I’ve gotten together with my gal pals to do a study on Lysa TerKeurst’s bestseller, Uninvited. It’s a book about overcoming rejection by learning to live loved.  It has surprised me how much this study has affected me.

Lysa says, “rejection isn’t just an emotion we feel.  It’s a message that goes to the core of who we are, causing us to believe lies about ourselves, others, and God.”  Truth!  In this world that deals out rapid-fire rejection, we all have lies we believe.

For myself, my core rejection issues stem from my biological father’s alcoholism.  As a kid, I thought he chose alcohol over me.  The core belief from that was I was less-than and disposable.  Now, even though I know the science behind addiction, that wound is still raw and painful.

For others, not being allowed into the popular clique leaves its mark.  For some, it’s the withholding of affection from dysfunctional parents that tells them they aren’t enough.  Sadly, rejection is a universal pain with as many sources as there are people.

These wounds then skew the way we interact with others.  They certainly affect the way we relate to God.  My core belief of being disposable has resulted in my being an over-achiever who feels judged by her inefficiencies.  So, I don’t cut myself any slack.

Some people deal with the scars by becoming overly clingy, and they panic if they think someone will reject them.  But the most frequent form of rejection that comes from these wounds is self-rejection.  Lysa says, “negative self-talk was a rejection from my past I had allowed to settle into the core of who I am.  I talked to myself in ways I would never allow another person.  Hints of self-rejection laced my thoughts and poisoned my words more than I cared to admit.”  And when we are rejecting ourselves, it’s easy to interpret benign events through that lens.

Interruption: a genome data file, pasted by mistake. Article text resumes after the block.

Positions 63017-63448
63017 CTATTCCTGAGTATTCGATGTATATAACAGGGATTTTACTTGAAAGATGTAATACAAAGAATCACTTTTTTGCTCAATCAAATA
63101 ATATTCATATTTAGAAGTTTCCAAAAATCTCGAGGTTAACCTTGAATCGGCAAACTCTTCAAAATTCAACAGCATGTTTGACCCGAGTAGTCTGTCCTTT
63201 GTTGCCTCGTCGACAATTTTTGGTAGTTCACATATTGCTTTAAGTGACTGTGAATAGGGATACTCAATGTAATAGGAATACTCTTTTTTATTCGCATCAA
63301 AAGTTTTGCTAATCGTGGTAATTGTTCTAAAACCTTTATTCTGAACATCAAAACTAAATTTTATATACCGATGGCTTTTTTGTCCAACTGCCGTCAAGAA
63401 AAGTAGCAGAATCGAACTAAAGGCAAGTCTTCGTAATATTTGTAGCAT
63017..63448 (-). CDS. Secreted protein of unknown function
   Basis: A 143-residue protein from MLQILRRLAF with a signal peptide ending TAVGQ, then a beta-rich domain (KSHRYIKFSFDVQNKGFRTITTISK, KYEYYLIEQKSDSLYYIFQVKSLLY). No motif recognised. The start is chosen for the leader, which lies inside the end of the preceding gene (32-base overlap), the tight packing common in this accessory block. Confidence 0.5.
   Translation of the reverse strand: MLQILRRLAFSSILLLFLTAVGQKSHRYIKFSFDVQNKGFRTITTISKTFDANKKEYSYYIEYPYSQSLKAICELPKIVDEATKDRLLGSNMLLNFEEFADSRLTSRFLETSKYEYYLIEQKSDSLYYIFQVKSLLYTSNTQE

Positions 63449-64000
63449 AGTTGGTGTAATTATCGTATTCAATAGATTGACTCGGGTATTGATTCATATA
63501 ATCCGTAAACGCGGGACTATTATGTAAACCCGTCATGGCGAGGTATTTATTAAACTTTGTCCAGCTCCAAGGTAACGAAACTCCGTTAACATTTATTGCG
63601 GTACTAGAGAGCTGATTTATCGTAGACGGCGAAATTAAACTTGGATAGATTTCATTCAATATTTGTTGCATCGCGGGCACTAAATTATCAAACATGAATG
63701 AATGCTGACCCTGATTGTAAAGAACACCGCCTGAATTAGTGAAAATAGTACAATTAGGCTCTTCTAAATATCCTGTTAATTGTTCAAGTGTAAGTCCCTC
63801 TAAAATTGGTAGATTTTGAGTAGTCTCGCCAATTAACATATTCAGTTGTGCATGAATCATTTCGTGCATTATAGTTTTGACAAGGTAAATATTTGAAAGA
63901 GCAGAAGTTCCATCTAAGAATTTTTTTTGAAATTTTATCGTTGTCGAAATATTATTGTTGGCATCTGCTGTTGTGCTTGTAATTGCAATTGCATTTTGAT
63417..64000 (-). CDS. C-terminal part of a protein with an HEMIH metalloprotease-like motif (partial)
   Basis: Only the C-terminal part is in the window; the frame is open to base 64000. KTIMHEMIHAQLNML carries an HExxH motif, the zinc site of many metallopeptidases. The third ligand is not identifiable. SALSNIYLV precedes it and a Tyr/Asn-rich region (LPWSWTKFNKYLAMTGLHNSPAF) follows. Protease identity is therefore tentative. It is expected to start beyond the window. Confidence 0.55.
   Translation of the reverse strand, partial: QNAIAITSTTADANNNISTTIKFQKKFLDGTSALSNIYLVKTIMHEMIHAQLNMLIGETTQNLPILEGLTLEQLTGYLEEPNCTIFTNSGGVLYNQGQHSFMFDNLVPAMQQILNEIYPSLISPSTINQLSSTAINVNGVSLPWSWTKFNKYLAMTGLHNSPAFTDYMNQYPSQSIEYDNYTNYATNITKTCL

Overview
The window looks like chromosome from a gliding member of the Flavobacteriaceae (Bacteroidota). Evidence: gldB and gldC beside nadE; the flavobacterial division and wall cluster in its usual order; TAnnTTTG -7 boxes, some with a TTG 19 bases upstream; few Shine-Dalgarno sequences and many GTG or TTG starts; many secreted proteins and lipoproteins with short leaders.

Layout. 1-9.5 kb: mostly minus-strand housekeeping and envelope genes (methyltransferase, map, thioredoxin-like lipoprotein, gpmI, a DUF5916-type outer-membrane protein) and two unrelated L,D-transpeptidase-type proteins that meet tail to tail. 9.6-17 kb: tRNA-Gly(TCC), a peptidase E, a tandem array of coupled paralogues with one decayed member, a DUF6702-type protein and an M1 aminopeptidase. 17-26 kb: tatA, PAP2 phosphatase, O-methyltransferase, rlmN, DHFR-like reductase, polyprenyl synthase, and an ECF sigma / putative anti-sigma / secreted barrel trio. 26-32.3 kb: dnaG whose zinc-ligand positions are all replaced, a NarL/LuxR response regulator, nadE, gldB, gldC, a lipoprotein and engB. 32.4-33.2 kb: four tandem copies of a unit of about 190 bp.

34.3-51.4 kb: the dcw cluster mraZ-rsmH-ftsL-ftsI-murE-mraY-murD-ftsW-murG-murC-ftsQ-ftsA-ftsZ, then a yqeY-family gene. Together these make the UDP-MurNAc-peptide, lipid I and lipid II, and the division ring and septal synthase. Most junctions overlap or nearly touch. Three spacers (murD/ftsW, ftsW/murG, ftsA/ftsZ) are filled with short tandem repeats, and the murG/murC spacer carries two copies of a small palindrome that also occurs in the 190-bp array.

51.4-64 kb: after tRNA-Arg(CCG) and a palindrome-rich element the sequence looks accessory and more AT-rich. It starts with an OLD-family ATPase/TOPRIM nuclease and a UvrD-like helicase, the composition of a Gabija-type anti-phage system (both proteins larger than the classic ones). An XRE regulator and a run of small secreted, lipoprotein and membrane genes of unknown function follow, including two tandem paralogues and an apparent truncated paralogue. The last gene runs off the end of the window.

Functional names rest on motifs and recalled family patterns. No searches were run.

Here’s something I hear from clients, “Someone put something nasty on Facebook, and I know it was about me.”  That’s a lens of rejection turned toward people.  Here’s another lens of rejection, “I know God loves me, but He loves everybody.”

When people can’t or won’t internalize and personalize the love of God found in Christ Jesus, they have a problem.  The cure for rejection is not found in the world’s acceptance.  It certainly isn’t found in human relationships.  It’s not even found in over-achieving.  The cure for rejection is learning to live loved by accepting you are precious to God.  You were so special to Him He created every cell in your body, and He believes you are a masterpiece worth dying for.  You don’t get more chosen and accepted than that.

“What shall we say about such wonderful things as these?  If God is for us, who can ever be against us?  Since He did not spare even His own Son but gave Him up for us all, won’t He also graciously give us all things (Romans 8)?”  There you have it.  The recipe for living loved.  Take that like it’s Neosporin and apply liberally to that wound in your heart.

 

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